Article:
February 28, 2022

The end of FBT year is near – are you prepared?

As the end of FBT year approaches, it’s important to be aware of the benefits you’re providing your employees.

One such benefit is fringe benefits, which are ‘payments’ made to an employee in a form other than salary or wages. This incurs a specific kind of tax known as Fringe Benefits Tax (FBT), which is based on the taxable value of the fringe benefits provided.

What are some examples of fringe benefits?

The list below provides examples of items that can be considered fringe benefits. Keep in mind that these arrangements between employer and employee – even if it’s arranged by a third party – will have FBT applied. So be sure you’re aware of what you’re offering your team.

  • Allowing an employee to use a work car for private purposes
  • Giving an employee a discounted loan
  • Paying an employee’s gym membership
  • Providing entertainment by way of free tickets to concerts
  • Reimbursing an expense incurred by an employee, such as school fees
  • Giving benefits under a salary sacrifice arrangement with an employee

What are examples of items that are not fringe benefits?

It’s important to know what items are not fringe benefits so you know whether FBT applies to them.

Below are some examples of items that are not considered fringe benefits:

  • Salary and wages
  • Shares purchased under approved employee share acquisition schemes
  • Employer contributions to complying super funds
  • Employment termination payments (including for example, the gift or sale at a discount of a company car to an employee on termination)
  • Payment of amounts deemed to be dividends under Division 7A
  • Benefits provided to volunteers and contractors
  • Exempt benefits such as certain benefits provided by religious institutions to their religious practitioners

Employees don’t have to worry about paying the tax on these items, but it is an area of concern that employers need to be careful of. FBT can be a complicated subject, so it’s always best to consult a professional if you have any questions.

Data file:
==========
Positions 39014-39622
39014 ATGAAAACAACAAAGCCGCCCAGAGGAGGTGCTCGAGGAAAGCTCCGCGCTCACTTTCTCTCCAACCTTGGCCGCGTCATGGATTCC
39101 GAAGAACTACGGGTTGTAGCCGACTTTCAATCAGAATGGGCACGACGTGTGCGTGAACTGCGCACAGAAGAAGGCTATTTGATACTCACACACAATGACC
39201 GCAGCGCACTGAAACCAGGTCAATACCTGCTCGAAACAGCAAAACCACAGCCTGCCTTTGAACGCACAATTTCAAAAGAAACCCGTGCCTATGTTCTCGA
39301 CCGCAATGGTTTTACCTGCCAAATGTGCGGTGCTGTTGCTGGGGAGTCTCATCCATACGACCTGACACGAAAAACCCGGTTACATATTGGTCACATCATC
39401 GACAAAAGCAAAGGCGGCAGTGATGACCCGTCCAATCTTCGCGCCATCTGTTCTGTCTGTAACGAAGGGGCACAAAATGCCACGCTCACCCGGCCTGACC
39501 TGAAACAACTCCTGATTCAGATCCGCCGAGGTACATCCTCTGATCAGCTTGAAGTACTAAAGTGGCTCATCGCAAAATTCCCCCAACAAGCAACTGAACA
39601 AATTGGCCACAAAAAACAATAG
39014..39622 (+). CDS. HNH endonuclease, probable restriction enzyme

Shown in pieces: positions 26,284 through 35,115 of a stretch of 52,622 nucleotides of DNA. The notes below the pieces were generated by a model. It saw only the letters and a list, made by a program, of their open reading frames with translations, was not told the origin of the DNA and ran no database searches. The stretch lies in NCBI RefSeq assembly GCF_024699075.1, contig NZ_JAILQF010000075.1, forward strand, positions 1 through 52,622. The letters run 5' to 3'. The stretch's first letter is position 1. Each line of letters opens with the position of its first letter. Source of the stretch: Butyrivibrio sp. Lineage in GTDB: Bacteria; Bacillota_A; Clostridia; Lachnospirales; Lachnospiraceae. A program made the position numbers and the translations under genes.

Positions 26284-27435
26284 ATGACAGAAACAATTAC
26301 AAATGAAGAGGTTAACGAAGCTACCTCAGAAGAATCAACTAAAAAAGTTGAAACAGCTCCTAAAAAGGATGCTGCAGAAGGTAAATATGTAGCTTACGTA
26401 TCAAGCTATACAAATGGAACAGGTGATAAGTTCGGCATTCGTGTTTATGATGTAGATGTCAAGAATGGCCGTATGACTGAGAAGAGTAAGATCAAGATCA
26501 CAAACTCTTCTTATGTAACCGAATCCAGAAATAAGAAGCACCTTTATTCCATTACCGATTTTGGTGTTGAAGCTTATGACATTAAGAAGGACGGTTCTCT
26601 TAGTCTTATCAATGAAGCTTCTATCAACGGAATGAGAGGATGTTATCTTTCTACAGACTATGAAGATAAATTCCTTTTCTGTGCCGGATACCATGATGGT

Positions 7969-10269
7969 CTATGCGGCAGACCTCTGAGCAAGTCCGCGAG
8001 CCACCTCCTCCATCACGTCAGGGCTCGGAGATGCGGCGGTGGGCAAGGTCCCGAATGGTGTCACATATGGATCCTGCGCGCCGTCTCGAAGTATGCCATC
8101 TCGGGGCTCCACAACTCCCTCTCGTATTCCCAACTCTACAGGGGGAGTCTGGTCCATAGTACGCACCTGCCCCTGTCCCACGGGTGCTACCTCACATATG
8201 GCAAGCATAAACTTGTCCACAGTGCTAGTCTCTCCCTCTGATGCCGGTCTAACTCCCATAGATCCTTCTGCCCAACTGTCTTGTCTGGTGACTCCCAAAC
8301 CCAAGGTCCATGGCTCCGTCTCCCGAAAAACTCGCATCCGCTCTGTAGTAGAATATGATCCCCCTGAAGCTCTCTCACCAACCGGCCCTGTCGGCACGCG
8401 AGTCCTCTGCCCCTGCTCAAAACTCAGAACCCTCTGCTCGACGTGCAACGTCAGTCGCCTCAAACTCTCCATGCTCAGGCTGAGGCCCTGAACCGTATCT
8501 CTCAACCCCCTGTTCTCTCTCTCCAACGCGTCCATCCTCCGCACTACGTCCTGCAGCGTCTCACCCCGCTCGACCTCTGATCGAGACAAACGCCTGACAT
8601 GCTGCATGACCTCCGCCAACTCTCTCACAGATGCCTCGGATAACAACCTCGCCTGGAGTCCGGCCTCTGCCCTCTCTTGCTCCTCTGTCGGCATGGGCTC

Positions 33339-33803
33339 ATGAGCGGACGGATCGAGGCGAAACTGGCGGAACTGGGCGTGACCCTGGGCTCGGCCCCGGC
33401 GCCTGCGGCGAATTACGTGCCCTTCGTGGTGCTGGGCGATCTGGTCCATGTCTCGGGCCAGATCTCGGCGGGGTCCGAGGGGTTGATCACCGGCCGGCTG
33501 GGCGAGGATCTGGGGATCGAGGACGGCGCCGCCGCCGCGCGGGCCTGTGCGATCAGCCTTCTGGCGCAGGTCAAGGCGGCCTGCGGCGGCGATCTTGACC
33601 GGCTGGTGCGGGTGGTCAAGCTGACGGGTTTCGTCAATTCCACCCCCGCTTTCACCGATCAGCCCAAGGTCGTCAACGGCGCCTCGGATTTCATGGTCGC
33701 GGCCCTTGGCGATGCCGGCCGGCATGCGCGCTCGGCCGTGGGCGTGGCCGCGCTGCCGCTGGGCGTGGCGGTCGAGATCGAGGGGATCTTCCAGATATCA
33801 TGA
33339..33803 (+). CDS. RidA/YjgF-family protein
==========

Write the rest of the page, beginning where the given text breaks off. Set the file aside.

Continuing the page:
What to do before the end of the FBT year

Small business owners need to be aware of their FBT liabilities. This includes understanding what fringe benefits they are providing their employees, and how these benefits may impact their liability.

Employers must self-assess their liability for the FBT year (which ends 31 March) and lodge an FBT return with the Australian Tax Office (ATO). By taking some time now to understand your fringe benefits and calculate your FBT liability, you can avoid mistakes at tax time.

How to reduce your FBT liability

FBT is a significant cost for most small businesses and it’s important to know how you can reduce your liability. Employers can generally claim an income tax deduction for the cost of providing fringe benefits and for the FBT they pay. However, there are ways in which you may be able to reduce your liability when it comes to FBT.

These methods include:

  • Providing benefits that are income tax-deductible: if your employee is given a benefit that they could otherwise have claimed themselves.
  • Using employee contributions: if your employees contribute to the cost of the FBT themselves through a cash payment to the provider of the benefit, the taxable value of the fringe benefit can be reduced by that amount.
  • Providing a cash bonus: if you provide your employee with a cash bonus instead of a benefit you won’t have to pay FBT, and the employee will pay income tax on the amount.
  • Providing benefits that are exempt from FBT.

What is the Retraining & Reskilling Exemption?

The Australian Taxation Office (ATO) may modify FBT exemptions from time to time, which might affect your FBT liability.

The FBT Retraining & Reskilling Exemption is one such exemption. If you are an employer who provides a benefit that includes training or education to workers who are being made redundant (or will soon be made redundant).

The exemption can be claimed for retraining and reskilling benefits provided on or after October 2, 2020. This exemption should not be included in your 2022 tax return or the reportable fringe benefits amount of your employee.

However, if you have already filed your 2021 FBT return and paid any FBT owing, you can amend it to reduce the FBT paid for retraining and reskilling that is exempt.

In conclusion

FBT is a complex tax that can be difficult to understand, especially for small business owners who juggle other challenges of running a small business. As the end of the FBT year approaches, make sure you take the time now to work out your liability before 31 March.

FBT can be a costly exercise for small businesses, but by consulting a professional and understanding it you can avoid any surprises come tax time.

If you have any questions about FBT or would like help calculating your employee benefits, simply get in touch with our experts at Seriously Good Accounting.

Filed Under: Accounting, Small Business Tax, Tax

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